It sounds like the engine’s starting to sputter, but a couple more weeks of high school football, and the season – in the year of the pandemic – will reach the finish line.

It’ll be interesting to see how quickly the vaccine, once it gets approval and distribution starts, has an impact on the sports world. We all can agree: It can’t come soon enough.

With that in mind, though, for the first time in three years I will not be making a trip to the UNI-Dome to cover a local team in my role at the newspaper.

The first of three straight years of drives to Cedar Falls came in 2017, my final year as editor of NEWSpapers of Iowa County, where I pinch-hit for the sports editor in covering Williamsburg and their exciting Iowa Class 2A semifinal contest victory over Union of LaPorte City. The Raiders had the lead and sealed the win in the final seconds with a touchdown that put them up two scores. The sports editor went the following week, when Williamsburg was shut out by state champion Waukon.

Then came my journey to southwest Iowa, where I followed AHSTW in 2018 and Audubon a year ago, as they made their quests to win the state championship. AHSTW downed Edgewood-Colesburg before losing to Hudson in their Class A state championship game two years ago. In 2019, Audubon pulled away from Remsen St. Mary’s before falling in a hard-fought battle to Don Bosco in the title tilt.

This year, the last two teams standing as of the quarterfinals – Audubon and CAM – were eliminated in hard-fought contests. The Wheelers and Cougars should be proud, but given a break or two, they may still have been practicing.

But going back through the records, it appears that every year in the “UNI-Dome semifinal” era – that is, since 1998, the year semifinal contests began to be played in Cedar Falls, not just the championships – at least one area team has qualified for the playoffs.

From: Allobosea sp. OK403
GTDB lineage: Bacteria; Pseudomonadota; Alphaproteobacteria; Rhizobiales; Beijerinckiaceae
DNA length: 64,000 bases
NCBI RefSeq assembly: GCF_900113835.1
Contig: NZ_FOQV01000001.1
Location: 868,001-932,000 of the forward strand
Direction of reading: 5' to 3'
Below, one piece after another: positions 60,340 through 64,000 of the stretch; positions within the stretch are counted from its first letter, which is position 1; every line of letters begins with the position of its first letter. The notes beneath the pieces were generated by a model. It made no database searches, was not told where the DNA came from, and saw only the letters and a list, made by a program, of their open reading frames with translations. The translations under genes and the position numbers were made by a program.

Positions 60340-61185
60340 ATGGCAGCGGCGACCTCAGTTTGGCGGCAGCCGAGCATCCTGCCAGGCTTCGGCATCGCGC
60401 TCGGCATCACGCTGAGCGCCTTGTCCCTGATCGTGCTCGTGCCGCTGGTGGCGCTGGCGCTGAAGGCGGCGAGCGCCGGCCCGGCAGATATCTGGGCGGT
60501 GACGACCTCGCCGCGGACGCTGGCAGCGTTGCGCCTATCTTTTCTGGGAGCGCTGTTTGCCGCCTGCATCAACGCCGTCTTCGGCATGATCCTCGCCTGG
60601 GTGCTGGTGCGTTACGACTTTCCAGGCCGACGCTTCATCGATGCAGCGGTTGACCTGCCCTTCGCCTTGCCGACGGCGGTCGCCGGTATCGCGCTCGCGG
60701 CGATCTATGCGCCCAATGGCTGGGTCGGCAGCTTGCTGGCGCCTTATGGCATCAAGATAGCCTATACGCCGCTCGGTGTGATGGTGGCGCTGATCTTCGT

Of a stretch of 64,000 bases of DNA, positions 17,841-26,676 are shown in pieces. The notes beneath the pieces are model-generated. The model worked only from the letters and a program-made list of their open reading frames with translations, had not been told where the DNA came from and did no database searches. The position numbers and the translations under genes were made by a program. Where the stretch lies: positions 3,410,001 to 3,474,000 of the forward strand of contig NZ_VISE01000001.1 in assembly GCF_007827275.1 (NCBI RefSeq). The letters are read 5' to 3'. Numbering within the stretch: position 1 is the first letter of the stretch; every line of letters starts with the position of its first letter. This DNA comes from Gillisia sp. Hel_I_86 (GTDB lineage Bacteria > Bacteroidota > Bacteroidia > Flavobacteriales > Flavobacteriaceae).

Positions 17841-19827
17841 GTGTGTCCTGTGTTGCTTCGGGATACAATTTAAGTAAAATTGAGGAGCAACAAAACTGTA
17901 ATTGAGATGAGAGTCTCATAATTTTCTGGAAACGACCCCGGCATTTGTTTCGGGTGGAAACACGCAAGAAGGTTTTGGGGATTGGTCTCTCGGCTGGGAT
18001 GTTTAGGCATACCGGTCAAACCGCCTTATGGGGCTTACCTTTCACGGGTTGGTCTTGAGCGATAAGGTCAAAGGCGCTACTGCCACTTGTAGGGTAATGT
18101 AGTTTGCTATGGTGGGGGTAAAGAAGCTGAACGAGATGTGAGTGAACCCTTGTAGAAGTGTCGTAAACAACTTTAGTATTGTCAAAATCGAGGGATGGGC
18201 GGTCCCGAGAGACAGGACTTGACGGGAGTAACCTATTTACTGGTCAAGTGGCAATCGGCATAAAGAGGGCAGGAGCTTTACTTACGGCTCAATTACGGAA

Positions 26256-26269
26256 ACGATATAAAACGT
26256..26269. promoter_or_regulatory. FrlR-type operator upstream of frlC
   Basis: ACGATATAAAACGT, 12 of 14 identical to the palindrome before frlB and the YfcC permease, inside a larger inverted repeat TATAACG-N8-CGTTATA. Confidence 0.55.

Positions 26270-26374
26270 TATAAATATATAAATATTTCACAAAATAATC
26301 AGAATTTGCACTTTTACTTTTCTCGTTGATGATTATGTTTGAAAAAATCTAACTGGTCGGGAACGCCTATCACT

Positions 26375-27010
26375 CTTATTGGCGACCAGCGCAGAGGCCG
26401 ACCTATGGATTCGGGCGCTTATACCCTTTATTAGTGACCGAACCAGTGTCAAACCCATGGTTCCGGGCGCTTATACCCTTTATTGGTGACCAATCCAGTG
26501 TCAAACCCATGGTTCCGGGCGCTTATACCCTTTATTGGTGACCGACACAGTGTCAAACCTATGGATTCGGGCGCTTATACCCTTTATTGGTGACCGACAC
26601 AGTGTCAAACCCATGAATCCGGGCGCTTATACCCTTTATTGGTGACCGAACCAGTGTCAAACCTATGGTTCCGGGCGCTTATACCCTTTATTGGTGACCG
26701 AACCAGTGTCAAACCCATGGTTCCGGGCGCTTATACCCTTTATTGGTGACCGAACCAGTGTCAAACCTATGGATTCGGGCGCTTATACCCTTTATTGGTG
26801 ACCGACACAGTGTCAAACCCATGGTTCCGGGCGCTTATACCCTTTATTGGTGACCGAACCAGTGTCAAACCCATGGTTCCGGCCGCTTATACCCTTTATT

In 1998, there were several more schools operating, schools that have since consolidated. Exira and Elk Horn-Kimballton were separate, as were Adair-Casey and Guthrie Center. Walnut was its separate entity, at least 15 years before being absorbed by the Avoca-based AHST, adding the “W” at the end of Avoca-Hancock-Shelby-Tennant. Of those separate schools, only Exira had not qualified between 1998 and its final season, 2009.

Area teams made the trip to the UNI-Dome in 2002, 2006, 2009, 2012, 2013, 2018 and 2019. I already mentioned AHSTW and Audubon, but it was Atlantic that won it all in 2002. The former Adair-Casey – they merged with Guthrie Center to become ACGC in 2016 – was also a state champion, their eight-player titles coming in 2000 and 2001, but that was before eight-player played at the UNI-Dome.

Some other things about Friday’s quarterfinal contests:

  • CAM and Audubon were among five undefeated teams that suffered their first (and only) loss last Friday night. The others were Iowa City West (Class 4A), Southeast Valley (Class 1A) and Webster City (Class 3A). Webster City lost to Boyden-Hull/Rock Valley, one of the two two-loss teams still playing; Council Bluffs St. Albert is the other.
  • My alma mater, North Scott, is among three teams that made the semifinals for the first time. Ironically, the Lancers were 4 yards away from defeat by West Delaware of Manchester in the final 50 seconds of their Iowa Class 3A quarterfinal, but then just as it appeared the Hawks’ quarterback had a clear shot to the end zone, he was stripped of the ball from behind and the Lancers fell on the loose ball in the end zone for a touchback. What a finish!